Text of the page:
Sunday, January 15, 2012

Veggie jiaozi and homemade wrappers for the New Year

Jiaozi play an important part in northern Chinese New Year celebrations not only because they are delicious and allow everyone to take part in their preparation, but also due to their color and shape, which suggest a silver ingot (yuanbao), meaning hopes for wealth for the coming months. 

Zester Daily has an article and video by me that shows you how to host a jiaozi party, as well as a step-by-step look at how they are formed. The video is embedded here, as well, at the bottom of this story.


The wrappers and all of the fillings can be made ahead of time and refrigerated. In fact, they are much better this way, as the dough then has sufficient time to relax and the fillings can take on extra flavor as they marinate. (See the Tips below for more ideas.)

Edible bottle gourds
In the previous article on Chinese "dumplings," I introduced both a Muslim beef filling and a Cantonese shrimp and pork filling. But what if you are having over people who are avoiding meat for any number of reasons?

The best solution is a delectable meatless filling that can be enjoyed by everyone. In fact, this is one of my all time favorites, perfect for any jiaozi party. The eggs meld perfectly with the soft threads of the squash-like gourd, and only a few aromatics -- like ginger, green onion, black pepper, and rice wine -- are used so that the natural sweetness of the gourd shines through.

The star of this show is the vegetable known as the edible bottle gourd. Called hugua in Chinese, it is a sweet and juicy member of the squash family that is able to keep its shape without mushing down, and yet it has a gentle aroma that makes it the perfect foil for the curds of scrambled eggs that nestle up to it. Easy to make and certainly not at all expensive, I like to make twice as much of this filling as any other because they always disappear so quickly.
Tender peeled gourds

As for how many dumplings you should serve – although why jiaozi is translated as “dumplings” instead of the ravioli I have no idea – figure on about a pound of filling per four people; that way there will be enough to ensure extra.

It is always better to make too many than not enough, though. Giving your guests food to take home is also a wish that they enjoy plenty in the new year.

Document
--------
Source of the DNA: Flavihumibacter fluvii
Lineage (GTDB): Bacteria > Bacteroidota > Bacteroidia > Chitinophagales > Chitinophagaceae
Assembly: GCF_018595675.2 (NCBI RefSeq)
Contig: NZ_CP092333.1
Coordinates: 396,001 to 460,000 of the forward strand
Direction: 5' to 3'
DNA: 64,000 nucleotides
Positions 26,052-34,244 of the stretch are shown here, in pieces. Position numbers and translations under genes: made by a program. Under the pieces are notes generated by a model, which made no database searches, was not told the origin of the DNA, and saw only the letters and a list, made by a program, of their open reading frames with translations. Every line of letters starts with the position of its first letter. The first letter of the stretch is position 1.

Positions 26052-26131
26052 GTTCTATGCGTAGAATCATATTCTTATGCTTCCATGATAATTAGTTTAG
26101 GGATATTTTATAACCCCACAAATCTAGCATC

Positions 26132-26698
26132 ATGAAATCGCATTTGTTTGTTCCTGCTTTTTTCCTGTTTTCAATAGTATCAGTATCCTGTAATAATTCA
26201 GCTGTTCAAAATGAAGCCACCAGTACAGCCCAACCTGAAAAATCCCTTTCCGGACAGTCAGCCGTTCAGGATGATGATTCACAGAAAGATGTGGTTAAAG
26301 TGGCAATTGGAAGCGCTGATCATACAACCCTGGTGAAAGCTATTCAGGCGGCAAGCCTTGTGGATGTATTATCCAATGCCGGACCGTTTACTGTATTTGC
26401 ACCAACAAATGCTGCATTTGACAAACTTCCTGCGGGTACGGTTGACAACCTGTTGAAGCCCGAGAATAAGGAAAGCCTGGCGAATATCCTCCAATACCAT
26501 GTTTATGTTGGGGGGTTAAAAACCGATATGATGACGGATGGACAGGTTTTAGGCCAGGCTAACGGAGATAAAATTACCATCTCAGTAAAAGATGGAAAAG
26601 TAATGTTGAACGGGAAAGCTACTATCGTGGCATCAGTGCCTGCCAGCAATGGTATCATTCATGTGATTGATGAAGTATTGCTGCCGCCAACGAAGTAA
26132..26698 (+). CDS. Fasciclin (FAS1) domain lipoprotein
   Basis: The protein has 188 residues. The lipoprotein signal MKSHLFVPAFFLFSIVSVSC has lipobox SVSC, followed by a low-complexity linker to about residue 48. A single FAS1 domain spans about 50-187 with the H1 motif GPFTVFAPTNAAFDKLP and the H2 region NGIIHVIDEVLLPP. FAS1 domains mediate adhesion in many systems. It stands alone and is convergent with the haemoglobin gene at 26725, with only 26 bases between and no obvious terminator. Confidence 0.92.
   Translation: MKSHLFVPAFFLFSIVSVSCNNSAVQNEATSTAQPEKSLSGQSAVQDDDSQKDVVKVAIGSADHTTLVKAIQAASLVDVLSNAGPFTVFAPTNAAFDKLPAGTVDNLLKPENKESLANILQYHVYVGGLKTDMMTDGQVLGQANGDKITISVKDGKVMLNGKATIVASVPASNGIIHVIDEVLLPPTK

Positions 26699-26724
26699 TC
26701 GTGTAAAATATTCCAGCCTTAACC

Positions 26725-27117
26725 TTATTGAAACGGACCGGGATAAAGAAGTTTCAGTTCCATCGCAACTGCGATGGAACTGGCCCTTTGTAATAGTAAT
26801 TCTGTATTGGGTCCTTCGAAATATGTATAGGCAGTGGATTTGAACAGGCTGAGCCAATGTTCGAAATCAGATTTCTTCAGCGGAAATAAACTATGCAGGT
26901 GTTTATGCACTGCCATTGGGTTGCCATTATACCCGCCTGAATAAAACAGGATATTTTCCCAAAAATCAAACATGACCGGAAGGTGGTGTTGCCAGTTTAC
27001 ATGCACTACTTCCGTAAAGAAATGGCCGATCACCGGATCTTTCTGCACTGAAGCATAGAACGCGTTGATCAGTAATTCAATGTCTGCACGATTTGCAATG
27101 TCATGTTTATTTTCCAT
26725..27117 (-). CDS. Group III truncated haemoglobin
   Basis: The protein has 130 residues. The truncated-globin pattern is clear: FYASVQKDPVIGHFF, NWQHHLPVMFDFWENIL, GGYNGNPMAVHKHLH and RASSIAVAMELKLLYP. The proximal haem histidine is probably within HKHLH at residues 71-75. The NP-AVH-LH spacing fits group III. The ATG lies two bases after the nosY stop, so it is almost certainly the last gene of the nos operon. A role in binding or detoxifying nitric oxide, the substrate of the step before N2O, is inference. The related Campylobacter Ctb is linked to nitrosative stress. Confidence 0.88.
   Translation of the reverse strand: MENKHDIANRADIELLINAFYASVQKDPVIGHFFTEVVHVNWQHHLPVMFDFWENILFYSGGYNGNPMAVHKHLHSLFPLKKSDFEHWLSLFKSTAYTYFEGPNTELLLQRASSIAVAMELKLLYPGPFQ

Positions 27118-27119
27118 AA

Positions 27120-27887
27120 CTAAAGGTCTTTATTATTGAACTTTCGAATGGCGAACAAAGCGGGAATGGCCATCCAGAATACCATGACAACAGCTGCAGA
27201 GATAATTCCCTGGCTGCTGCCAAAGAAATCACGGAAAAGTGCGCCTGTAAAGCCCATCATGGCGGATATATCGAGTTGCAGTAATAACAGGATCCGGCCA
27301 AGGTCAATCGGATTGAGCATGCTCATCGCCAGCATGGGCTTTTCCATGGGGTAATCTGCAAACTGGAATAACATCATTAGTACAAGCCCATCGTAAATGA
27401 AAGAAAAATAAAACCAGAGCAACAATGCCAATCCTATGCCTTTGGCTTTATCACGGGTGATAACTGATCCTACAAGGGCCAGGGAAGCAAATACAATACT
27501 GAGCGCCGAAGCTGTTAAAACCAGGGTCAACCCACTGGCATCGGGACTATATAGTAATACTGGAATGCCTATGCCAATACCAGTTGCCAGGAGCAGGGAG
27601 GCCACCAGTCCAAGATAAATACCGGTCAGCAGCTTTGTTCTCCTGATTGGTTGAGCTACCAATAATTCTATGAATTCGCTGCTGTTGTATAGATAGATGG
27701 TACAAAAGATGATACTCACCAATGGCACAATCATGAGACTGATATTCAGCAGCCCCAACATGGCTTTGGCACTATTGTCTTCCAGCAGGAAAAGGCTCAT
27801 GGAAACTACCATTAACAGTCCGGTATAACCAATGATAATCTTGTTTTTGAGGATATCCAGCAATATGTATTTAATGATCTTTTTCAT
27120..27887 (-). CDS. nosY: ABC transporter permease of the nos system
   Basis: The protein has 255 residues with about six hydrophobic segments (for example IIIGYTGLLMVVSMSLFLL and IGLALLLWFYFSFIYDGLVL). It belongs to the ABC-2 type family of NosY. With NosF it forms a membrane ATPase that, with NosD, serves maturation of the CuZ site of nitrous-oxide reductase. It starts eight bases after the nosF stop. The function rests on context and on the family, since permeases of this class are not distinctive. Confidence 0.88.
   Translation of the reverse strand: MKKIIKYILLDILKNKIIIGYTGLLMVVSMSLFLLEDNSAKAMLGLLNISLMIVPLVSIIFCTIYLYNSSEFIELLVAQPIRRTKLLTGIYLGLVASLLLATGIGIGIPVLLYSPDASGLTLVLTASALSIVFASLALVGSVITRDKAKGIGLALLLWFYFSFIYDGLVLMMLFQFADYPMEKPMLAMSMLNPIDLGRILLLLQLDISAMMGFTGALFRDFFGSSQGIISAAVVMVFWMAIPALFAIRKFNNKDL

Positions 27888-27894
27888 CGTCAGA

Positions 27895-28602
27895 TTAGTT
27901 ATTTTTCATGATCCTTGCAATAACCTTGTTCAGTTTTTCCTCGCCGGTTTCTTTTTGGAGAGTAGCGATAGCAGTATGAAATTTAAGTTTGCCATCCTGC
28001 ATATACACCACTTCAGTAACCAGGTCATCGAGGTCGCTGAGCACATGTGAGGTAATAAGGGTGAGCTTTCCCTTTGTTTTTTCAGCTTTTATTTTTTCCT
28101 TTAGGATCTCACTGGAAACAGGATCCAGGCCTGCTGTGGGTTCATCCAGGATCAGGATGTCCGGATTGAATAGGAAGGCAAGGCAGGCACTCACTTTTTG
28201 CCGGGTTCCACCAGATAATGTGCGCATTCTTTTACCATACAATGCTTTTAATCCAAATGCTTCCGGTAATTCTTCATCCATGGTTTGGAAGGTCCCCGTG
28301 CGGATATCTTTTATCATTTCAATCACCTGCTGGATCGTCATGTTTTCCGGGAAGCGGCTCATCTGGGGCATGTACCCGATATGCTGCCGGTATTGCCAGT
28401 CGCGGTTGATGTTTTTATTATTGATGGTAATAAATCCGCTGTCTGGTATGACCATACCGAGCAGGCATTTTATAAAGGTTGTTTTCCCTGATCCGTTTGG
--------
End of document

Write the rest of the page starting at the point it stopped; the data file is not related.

Jiaozi wrappers 
Jiaozi pi  餃子皮   
Shandong
The insides should be white & tender
Makes 2 to 3 dozen

6 cups Korean flour, or about 4 cups all-purpose and 2 cups pastry flour
2¾ cups room temperature filtered water
Extra flour for kneading and rolling out the dough

1. Place the flour and water in the bowl of an electric mixer and beat with the paddle attachment until the dough forms a ball and no longer sticks to the bowl. (You may also mix it by hand.)

2. Scrape the dough onto a floured flat surface (see Tips below), sprinkle some more flour on top, and knead the dough until it is soft and satiny. At this point, the dough should not stick to either your hands or the board, and when pinched between the fingers it will feel like an earlobe. Form the dough into a ball, dust it liberally with flour, and place it in a plastic bag. (It may be prepared up to this point a few days ahead of time and refrigerated; allow the dough to return to room temperature before shaping the wrappers.)

Shredded & salted gourds
3. Knead the dough gently on a lightly floured board to wake up the gluten, but avoid using too much flour, which will dry out the dough. Cut the dough into fist-sized chunks and knead them one at a time until they are once more soft and supple; use a tea towel to cover whatever dough you are not working with so that it stays moist.

4. Roll the dough out into a long rope about an inch in diameter and cut off Ping-Pong ball sized pieces. Dust these with flour. Roll each piece into a ball and then flatten it into a round disc. Roll out each piece into a wrapper about 2 inches in diameter. Lightly the dust the wrappers and cover with a tea towel; fill immediately.

5. Bring a large pot of water to boil over high heat. Add about a dozen jiaozi to the boiling water and bring it back to a boil while stirring gently with a wooden spoon. Add around a cup of cool water to the pot and bring the water to a boil (see Tips). Repeat this one more time, at which point the jiaozi should be floating. Remove them to a serving platter with a slotted spoon. Cook the remainder in the same way. Serve the dumplings immediately


Gourd filling 
Muxu hugua xian木須瓠瓜餡  
Shandong
Enough for about 36 jiaozi

3½ to 4 pounds edible bottle gourds (zucchini, pumpkin and other squashes can be substituted)
1½ teaspoon sea salt
Fresh, organic eggs
8 large organic, free range eggs
4 tablespoons peanut or vegetable oil
½ cup finely chopped fresh ginger
3 tablespoons regular soy sauce
3 tablespoons Shaoxing rice wine
1 tablespoon sugar
Ground black pepper to taste